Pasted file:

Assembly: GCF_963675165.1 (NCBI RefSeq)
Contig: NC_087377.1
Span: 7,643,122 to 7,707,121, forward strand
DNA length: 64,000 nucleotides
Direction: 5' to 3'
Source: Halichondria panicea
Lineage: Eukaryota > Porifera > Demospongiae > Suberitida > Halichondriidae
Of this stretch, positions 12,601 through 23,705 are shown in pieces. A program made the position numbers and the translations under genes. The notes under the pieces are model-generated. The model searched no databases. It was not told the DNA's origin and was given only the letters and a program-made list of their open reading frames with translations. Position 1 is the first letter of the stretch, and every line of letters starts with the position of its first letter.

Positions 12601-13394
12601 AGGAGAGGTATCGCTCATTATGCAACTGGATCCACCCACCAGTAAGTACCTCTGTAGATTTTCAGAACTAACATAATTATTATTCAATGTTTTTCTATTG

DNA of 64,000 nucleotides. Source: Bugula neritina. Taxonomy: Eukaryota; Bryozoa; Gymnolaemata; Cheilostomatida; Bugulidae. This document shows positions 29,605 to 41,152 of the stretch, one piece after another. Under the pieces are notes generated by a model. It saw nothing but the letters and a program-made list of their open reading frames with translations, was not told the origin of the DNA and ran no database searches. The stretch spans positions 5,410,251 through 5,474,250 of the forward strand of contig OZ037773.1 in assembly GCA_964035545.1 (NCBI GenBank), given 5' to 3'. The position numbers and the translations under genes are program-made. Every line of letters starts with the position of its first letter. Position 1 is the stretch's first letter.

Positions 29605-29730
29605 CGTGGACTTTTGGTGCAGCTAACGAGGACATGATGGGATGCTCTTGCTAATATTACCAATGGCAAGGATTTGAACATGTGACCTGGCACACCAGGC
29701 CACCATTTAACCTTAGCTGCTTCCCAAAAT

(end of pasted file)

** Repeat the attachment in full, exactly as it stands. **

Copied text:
Assembly: GCF_963675165.1 (NCBI RefSeq)
Contig: NC_087377.1
Span: 7,643,122 to 7,707,121, forward strand
DNA length: 64,000 nucleotides
Direction: 5' to 3'
Source: Halichondria panicea
Lineage: Eukaryota > Porifera > Demospongiae > Suberitida > Halichondriidae
Of this stretch, positions 12,601 through 23,705 are shown in pieces. A program made the position numbers and the translations under genes. The notes under the pieces are model-generated. The model searched no databases. It was not told the DNA's origin and was given only the letters and a program-made list of their open reading frames with translations. Position 1 is the first letter of the stretch, and every line of letters starts with the position of its first letter.

Positions 12601-13394
12601 AGGAGAGGTATCGCTCATTATGCAACTGGATCCACCCACCAGTAAGTACCTCTGTAGATTTTCAGAACTAACATAATTATTATTCAATGTTTTTCTATTG

DNA of 64,000 nucleotides. Source: Bugula neritina. Taxonomy: Eukaryota; Bryozoa; Gymnolaemata; Cheilostomatida; Bugulidae. This document shows positions 29,605 to 41,152 of the stretch, one piece after another. Under the pieces are notes generated by a model. It saw nothing but the letters and a program-made list of their open reading frames with translations, was not told the origin of the DNA and ran no database searches. The stretch spans positions 5,410,251 through 5,474,250 of the forward strand of contig OZ037773.1 in assembly GCA_964035545.1 (NCBI GenBank), given 5' to 3'. The position numbers and the translations under genes are program-made. Every line of letters starts with the position of its first letter. Position 1 is the stretch's first letter.

Positions 29605-29730
29605 CGTGGACTTTTGGTGCAGCTAACGAGGACATGATGGGATGCTCTTGCTAATATTACCAATGGCAAGGATTTGAACATGTGACCTGGCACACCAGGC
29701 CACCATTTAACCTTAGCTGCTTCCCAAAAT